Kenan Malik argues that a person's cultural past need not be his future:
‘It is in the interest of every person to be fully integrated in a cultural group’, the sociologist Joseph Raz has written. And that has become a common view in many multiculturalist claims. But what is to be fully integrated? If a Muslim woman rejects sharia law, is she demonstrating her lack of integration? What about a Jew who doesn’t believe in the legitimacy of the Jewish State? … To view humans as having to bear specific cultures [denies] a capacity for transformation. It suggests that every human being is so shaped by a particular culture that to change or undermine that culture would be to undermine the very dignity of that individual. It suggests that the biological fact of, say, Jewish or Bangladeshi ancestry somehow make a human being incapable of living well except as a participant of Jewish or Bangladeshi culture. This would only make sense if Jews or Bangladeshis were biologically distinct – in other words if cultural identity was really about racial difference.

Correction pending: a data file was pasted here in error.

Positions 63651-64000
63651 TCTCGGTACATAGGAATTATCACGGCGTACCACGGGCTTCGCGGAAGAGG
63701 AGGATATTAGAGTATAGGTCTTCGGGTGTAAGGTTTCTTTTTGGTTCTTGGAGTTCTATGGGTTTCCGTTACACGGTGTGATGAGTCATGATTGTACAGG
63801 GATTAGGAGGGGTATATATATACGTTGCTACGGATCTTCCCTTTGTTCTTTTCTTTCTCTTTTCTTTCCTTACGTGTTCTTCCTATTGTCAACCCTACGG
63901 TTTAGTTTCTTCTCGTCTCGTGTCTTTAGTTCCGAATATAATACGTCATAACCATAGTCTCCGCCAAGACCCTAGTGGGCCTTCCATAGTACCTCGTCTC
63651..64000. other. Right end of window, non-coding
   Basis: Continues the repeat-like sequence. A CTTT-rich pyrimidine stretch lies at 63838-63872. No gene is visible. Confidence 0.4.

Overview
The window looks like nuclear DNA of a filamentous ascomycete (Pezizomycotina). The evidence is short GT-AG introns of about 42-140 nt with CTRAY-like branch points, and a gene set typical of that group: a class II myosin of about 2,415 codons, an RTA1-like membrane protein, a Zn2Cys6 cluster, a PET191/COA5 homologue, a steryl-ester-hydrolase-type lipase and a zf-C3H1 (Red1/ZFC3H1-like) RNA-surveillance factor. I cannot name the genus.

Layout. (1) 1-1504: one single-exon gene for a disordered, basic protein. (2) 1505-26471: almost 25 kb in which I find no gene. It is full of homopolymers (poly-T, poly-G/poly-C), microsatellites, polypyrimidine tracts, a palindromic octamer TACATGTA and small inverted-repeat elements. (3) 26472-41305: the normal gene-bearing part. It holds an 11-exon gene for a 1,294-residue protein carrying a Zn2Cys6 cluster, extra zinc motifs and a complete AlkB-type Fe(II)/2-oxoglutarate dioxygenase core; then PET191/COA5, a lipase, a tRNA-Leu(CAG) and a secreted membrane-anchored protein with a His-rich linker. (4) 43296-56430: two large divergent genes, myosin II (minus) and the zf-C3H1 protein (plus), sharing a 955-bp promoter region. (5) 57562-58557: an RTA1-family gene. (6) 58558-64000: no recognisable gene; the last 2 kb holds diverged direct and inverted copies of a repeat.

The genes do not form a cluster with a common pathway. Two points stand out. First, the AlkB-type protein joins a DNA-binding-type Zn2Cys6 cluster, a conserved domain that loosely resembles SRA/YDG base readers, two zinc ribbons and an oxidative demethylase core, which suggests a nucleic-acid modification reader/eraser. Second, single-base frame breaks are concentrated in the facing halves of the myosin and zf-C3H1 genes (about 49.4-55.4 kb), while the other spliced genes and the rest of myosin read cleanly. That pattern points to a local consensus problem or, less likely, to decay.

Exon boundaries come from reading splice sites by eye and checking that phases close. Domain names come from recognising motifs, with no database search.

(Photo of the Ontario Monument to Multiculturalism by Flickr user Shaun Merritt)